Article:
Theatre for the Majority not the Minority
Theatre for the Majority not the Minority
Captions which should be as close as possible to the action so that deaf and hard of hearing audiences can see the stage action and captions in comfort and within one visual frame.
A trained captioner prepares the captions in advance, checking them several times at the theatre beforehand to make sure that they match the actors’ delivery. The captioner also works closely with the production team, usually the Deputy Stage Manager, to ensure that any changes or deletions to the script are incorporated. They also add sound effects and offstage noises.
At the performance, the captioner cues the lines as the action unfolds on stage. Should an actor miss a line, the captioner will try and skip over it so that it doesn’t appear on the caption unit, although this may not always be possible in very fast dialogue. Similarly, if lines are said in a different order, the captioner will try to follow the actor, depending on the speed of delivery.
Timing of the captions is crucial so as not to pre-empt the actors, especially if the text involves a key punchline or joke. It’s important that the text does not lag behind the actors because the ability of many people to ‘hear’ the actors more clearly is then lost.
When outputting text, the captioner needs to make decisions about:
- the size of the text
- the amount of text delivered at any one time
- the speed of delivery and whether to edit very fast productions
- the use of pauses
- the use of blank screen to enable viewers to watch purely visual action onstage
Can Captions be delivered “live” to a performance?
Sometimes this is possible, for example
if a production has to be stopped for some reason and there is an announcement. However, the text tends to come up late and the quality of the captions suffers.
For long periods of unscripted dialogue, Stagetext has occasionally used a speech-to-text reporter to deliver the ‘live’ parts of a production and a captioner to deliver the scripted dialogue. This involves linking the STTR’s and the captioner’s equipment to the caption unit and switching between the two at the appropriate time.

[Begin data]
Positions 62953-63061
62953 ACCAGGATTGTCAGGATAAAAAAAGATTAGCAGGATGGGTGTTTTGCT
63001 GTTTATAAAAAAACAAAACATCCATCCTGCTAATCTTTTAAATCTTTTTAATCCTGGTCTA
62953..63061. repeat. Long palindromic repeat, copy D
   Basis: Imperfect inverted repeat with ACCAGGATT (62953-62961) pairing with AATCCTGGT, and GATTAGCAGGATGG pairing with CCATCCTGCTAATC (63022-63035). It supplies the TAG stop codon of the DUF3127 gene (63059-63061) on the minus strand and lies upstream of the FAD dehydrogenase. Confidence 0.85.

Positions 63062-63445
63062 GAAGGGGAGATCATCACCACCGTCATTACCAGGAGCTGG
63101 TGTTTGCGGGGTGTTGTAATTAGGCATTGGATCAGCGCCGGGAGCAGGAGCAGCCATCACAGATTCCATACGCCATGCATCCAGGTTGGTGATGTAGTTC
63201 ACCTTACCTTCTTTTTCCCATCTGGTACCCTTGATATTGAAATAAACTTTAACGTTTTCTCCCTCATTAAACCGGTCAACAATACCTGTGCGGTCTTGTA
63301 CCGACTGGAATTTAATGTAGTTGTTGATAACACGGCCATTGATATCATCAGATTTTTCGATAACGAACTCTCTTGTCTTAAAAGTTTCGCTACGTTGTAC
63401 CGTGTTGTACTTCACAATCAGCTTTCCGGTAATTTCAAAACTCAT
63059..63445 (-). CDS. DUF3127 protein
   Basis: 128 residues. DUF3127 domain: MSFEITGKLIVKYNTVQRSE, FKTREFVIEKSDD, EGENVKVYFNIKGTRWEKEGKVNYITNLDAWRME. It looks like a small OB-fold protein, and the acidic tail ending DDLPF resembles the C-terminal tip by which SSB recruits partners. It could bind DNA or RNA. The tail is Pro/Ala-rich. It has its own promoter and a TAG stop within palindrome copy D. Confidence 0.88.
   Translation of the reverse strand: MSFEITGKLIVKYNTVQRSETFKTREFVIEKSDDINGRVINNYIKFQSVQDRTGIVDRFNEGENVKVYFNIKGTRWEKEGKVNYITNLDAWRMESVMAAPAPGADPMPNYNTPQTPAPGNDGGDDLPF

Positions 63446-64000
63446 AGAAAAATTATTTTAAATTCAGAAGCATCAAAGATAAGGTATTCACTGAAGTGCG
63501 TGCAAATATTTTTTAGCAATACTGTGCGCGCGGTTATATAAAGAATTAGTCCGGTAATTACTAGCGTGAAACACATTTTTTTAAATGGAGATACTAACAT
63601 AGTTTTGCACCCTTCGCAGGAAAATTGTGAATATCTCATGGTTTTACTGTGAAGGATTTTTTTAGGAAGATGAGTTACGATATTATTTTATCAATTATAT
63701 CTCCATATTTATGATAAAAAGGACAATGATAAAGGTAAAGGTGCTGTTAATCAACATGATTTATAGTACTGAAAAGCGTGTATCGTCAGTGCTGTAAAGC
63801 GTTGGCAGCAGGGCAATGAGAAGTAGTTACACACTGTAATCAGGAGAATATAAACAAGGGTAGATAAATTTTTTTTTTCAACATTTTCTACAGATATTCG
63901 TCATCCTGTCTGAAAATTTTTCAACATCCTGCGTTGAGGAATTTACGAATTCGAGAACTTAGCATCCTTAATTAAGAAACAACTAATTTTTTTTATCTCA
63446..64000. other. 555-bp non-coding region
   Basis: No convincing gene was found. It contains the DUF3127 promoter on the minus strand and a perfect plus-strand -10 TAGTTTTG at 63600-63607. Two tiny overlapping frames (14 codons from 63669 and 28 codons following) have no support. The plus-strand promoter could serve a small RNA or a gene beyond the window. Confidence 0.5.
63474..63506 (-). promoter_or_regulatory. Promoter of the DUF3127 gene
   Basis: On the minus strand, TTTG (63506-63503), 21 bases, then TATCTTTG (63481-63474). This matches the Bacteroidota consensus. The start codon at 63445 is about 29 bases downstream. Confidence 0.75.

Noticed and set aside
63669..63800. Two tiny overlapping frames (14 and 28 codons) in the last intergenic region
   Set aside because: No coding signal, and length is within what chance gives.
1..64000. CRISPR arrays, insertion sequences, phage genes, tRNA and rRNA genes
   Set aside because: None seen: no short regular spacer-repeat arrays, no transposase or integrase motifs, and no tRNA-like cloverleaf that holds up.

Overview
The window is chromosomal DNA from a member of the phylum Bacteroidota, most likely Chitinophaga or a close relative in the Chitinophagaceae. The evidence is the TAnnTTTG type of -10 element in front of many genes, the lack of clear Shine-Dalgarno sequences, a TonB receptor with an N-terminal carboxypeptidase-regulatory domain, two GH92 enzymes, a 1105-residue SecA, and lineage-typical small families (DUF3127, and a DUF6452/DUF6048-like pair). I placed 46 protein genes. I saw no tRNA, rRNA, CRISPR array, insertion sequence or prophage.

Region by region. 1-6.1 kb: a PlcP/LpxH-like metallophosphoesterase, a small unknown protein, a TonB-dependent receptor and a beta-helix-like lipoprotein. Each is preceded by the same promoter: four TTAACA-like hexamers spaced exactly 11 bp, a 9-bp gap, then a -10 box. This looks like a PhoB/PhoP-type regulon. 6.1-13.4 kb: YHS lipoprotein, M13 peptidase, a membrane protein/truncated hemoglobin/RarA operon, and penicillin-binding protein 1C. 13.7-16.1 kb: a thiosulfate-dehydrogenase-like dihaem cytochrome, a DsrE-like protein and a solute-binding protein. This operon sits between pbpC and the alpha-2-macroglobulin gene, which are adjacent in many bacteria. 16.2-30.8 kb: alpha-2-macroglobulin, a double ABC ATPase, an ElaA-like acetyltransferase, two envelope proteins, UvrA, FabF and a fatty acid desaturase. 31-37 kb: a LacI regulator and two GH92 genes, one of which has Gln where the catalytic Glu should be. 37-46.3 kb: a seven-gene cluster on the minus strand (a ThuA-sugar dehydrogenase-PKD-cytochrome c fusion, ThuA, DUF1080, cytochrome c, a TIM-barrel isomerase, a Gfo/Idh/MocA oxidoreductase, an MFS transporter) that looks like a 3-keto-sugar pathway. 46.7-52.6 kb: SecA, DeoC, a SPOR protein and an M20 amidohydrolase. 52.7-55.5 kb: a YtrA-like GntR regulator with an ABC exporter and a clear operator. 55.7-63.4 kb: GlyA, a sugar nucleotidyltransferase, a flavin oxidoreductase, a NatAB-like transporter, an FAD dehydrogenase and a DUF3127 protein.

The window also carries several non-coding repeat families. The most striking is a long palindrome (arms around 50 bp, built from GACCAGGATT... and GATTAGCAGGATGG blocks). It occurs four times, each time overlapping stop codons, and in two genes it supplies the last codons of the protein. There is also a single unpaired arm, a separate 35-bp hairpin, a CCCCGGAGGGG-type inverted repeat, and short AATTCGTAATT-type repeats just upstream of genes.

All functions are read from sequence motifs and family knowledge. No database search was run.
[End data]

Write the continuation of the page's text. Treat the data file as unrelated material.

How is the position of the caption unit determined?
For the first Stagetext captioned performance in a new venue the position of the caption unit is agreed following a discussion between ourselves and the technical staff at the theatre. Sometimes the director and production company may be involved.
Many theatres now have their own captioning equipment and use local captioners or hire a Stagetext captioner. In these cases, it is the theatre’s responsibility to decide on the position of the caption unit. The aim is to achieve maximum access with comfort for deaf, deafened and hard of hearing patrons with minimum influence on the artistic integrity of the performance and the actors involved.
As we have discovered, each theatre may have very different ideas about where this compromise should be reached. With goodwill all round, it is possible to achieve a satisfactory outcome for all parties. We try to make the caption unit as unobtrusive as possible and, interestingly, it has been thought to be less intrusive in the set rather than outside it, for example positioning it over a doorway, on top of a cupboard, or by hanging one at the back of the stage so it can just be seen over the actors’ heads. This enables deaf and hard of hearing audiences to take in the action and read the captions in one visual frame.
Can captions be Distracting for the hearing audience ?
Occasionally, some theatres are concerned that the captions will be distracting for the hearing audience. However, the feedback we have received indicates that hearing people, on the whole, either find the captions useful (for example, if there are difficult accents in the play or if the language is archaic or unusual) or they are prepared to tolerate them, accepting that the captions are useful to deaf and hard of hearing patrons. A small number of hearing people do not like them at all.
Stagetext receives very few complaints about captioning from hearing people; in fact, many of them like it and comments from hearing people such as “Theatre is for the majority, not the minority” are, thankfully, extremely rare.
Theatres need to make it clear in their literature, on their website and at the box office that a performance is being captioned on a particular date and explain how it works. However, since only one or two performances are captioned it is not unreasonable to expect some degree of tolerance. Everyone who attends a captioned performance should be treated equally, hearing or not. It’s part of the theatre’s customer care.
Why aren’t there more captioned shows?
It’s usually a question of cost. For big West End shows we can sometimes negotiate two captioned performances – usually a matinee (which many older people prefer) and an evening
(for people who are working). We also try to book repeat captioned performances of long-running shows at regular intervals.
Stagetext often captions plays and musicals on tour and is discussing how to make this a more regular occurrence so that more deaf, deafened and hard of hearing people have an opportunity to enjoy the productions.
As more and more theatres invest in their own captioning equipment and local people or staff are trained as captioners, the cost of delivering the service can be greatly reduced.
to find out up and coming captioned shows please email